TAMPA — Here's what the University of South Florida doesn't want to see next month:
People camping out overnight. Lawn chairs and sleeping bags. Disputes about who got there first. A Darwinian struggle to be first in line.
And what prompts this concern? Basketball fans rabid for the Bulls? Hip-hop fans jonesing over a concert at the USF Sun Dome?
No, professors lining up for buyouts.
The application period for USF's first-ever early retirement program starts at 8 a.m. March 15. The buyouts are first-come, first-served. The offer is sweeter than those on many other campuses. But the pot of money is limited, and the buzz is intense.
One scenario often mentioned: scholars and scientists camping outside of USF's human resources office like soccer moms hoping to get tickets to a Miley Cyrus concert.
"I've heard those rumors," said Sherman Dorn, a professor of education and the president of USF's faculty union. "There has been considerable interest."
So on Tuesday, the university changed the rules. Faculty members can still deliver an application in person and get it time-stamped by hand. They can even line up early if they wish. But they also can get their application time-stamped by e-mail.
The idea is to prevent the rumored "mad scramble," said Dwayne Smith, USF's senior vice provost.
USF announced the early retirement package last month. Faculty members with at least 10 years' service can get a year's pay, plus accrued sick time or vacation, by retiring early.
By comparison, two-thirds of universities that reported offering similar programs in a national survey said their buyouts consisted of nine months' pay or less.
There are about 2,000 full-time employees in the USF system's faculty pay plan. Of those, 659 are eligible to apply for the early retirement program, and 550 of them are on the Tampa campus.
So far, the university has gotten about 40 direct inquiries about the program. Smith has heard the rumors, but he has also talked to some professors who told him the numbers wouldn't work for them.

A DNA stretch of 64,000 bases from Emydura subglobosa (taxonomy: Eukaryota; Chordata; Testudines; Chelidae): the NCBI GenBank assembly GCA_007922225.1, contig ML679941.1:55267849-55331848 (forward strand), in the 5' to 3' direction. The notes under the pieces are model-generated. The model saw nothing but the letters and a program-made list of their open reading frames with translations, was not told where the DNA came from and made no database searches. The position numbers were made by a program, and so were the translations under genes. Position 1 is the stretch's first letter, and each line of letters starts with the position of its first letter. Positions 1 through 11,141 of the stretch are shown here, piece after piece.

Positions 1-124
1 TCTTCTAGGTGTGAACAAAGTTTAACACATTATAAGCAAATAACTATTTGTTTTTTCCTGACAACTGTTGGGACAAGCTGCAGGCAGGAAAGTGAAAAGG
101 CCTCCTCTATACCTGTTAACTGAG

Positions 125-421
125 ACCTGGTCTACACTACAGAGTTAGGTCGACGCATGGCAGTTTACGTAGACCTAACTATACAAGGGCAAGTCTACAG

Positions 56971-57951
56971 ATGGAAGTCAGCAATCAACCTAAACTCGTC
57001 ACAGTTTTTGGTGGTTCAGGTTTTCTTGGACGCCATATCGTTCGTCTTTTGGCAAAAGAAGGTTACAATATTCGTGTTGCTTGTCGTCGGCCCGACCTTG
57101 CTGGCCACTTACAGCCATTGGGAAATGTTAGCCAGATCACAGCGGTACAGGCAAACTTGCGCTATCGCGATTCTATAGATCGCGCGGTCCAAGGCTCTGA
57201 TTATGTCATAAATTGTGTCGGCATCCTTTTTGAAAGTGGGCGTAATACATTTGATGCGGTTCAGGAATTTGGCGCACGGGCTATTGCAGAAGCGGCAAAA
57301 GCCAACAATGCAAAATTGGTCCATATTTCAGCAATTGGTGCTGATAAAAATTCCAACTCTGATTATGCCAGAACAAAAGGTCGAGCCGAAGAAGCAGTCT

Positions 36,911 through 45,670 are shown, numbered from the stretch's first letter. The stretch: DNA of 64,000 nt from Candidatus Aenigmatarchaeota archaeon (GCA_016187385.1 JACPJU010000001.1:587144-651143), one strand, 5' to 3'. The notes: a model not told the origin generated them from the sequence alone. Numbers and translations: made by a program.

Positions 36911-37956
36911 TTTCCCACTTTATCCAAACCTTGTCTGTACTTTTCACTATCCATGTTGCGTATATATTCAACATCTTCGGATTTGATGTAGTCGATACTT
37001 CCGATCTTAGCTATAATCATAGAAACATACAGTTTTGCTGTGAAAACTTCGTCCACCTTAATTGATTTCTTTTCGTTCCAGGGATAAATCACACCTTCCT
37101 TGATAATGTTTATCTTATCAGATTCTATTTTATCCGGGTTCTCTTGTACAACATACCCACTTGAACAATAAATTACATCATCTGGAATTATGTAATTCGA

So for now no one can predict how many professors might apply.
"I have absolutely no idea," USF provost Ralph Wilcox said.
Nor can administrators say where the cutoff will be.
There isn't a lot of money set aside for this program. The initial amount earmarked on the Tampa campus is about $2 million, though Smith said USF is prepared to try to dig deeper if there's a lot of interest.
Throughout the whole university system, the total set aside for the buyouts is roughly $3.5 million. (Not all parts of the USF system are participating. USF Polytechnic in Lakeland and the College of Medicine have opted out, Smith said.)
How many buyouts the university can afford will depend a lot on who applies.
Salaries for full professors at USF average nearly $102,000 a year, and associate professors salaries' average $74,000 annually, according to a survey by the American Association of University Professors.
But pay varies from department to department. Business professors, for example, can make more, often a lot more, than instructors in the humanities.
Administrators say they are not trying to force anyone out, but the buyouts could save USF money at a time when operating funds are tight.
Still, Wilcox said, there's a risk of losing longtime faculty members whose contributions would be "very, very difficult to replace."
The university has thought about what would happen if too many people in the same department try to take the buyout. As a result, it is telling professors that USF retains the right to defer a retirement if it would hurt "some aspect of the university's mission."
Administrators also are warning professors that they cannot count on retiring and getting hired back. It's possible, but USF tightened eligibility requirements after the St. Petersburg Times reported on double-dipping among public employees.
"That may cool some people's interest," Smith said.
More immediately, administrators have thought about what happens if someone uses a faster, better home computer to get a nanosecond's edge on the first day of the application process.
That's possible, Smith acknowledged. To the degree possible, administrators plan to try to fund all those faculty members whose applications come in very close together.
Still, he said applying by e-mail seems preferable to standing around waiting for the doors to open.
"It's been likened to an after Thanksgiving Day sale," Smith said, "but we're encouraging on-line shopping."